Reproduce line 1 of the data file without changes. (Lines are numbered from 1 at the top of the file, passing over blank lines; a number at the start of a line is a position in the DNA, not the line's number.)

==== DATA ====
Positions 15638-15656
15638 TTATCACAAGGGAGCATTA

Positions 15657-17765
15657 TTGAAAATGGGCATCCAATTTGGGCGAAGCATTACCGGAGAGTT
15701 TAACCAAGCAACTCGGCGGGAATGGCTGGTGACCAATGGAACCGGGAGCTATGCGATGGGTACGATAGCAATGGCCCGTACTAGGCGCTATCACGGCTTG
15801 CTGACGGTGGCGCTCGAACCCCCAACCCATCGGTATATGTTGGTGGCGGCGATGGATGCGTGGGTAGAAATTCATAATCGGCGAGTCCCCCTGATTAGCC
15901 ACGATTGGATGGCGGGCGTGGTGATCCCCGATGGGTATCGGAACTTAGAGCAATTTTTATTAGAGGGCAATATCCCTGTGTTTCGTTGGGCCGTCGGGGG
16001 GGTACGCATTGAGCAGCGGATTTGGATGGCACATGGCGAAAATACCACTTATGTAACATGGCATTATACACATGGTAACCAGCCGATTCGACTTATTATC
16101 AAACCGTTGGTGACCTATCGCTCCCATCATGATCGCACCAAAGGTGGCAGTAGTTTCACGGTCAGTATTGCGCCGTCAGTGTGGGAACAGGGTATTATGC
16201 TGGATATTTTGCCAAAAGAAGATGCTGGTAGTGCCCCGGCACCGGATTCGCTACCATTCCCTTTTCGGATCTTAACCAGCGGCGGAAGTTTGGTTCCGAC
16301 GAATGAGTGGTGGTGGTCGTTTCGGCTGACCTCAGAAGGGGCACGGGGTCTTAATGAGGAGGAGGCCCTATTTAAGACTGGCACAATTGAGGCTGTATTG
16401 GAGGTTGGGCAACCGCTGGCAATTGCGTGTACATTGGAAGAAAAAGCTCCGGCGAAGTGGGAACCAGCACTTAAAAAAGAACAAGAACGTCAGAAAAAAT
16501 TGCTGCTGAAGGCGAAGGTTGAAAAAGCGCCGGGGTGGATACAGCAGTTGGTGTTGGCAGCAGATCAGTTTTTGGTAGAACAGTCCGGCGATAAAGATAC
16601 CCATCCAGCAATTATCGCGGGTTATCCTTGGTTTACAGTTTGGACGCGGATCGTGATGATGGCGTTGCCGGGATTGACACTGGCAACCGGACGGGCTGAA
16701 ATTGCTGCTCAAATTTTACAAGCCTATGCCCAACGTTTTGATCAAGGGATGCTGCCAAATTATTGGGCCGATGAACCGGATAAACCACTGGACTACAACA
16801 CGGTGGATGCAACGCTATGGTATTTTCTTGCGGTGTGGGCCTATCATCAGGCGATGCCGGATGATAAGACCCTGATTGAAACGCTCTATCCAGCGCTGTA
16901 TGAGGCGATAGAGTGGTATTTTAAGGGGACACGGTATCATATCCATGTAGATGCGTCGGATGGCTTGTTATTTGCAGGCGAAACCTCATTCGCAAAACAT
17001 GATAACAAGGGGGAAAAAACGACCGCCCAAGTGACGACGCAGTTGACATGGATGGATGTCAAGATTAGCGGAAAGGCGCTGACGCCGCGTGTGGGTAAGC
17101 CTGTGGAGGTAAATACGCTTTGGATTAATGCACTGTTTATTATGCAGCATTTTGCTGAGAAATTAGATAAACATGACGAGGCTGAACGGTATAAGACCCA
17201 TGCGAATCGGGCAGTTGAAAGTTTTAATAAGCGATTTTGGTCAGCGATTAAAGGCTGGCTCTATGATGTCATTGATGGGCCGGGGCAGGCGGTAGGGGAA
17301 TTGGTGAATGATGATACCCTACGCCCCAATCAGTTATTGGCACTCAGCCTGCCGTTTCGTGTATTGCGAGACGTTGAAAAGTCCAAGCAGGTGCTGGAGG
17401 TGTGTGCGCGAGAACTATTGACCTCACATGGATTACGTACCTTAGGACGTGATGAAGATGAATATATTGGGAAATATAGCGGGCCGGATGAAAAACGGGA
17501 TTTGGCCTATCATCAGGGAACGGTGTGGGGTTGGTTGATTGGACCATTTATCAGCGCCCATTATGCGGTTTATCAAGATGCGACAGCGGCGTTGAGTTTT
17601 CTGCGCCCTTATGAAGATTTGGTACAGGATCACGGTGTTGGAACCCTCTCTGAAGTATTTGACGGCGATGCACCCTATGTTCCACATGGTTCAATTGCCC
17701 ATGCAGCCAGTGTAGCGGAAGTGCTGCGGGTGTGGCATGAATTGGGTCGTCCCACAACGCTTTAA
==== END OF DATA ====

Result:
Positions 15638-15656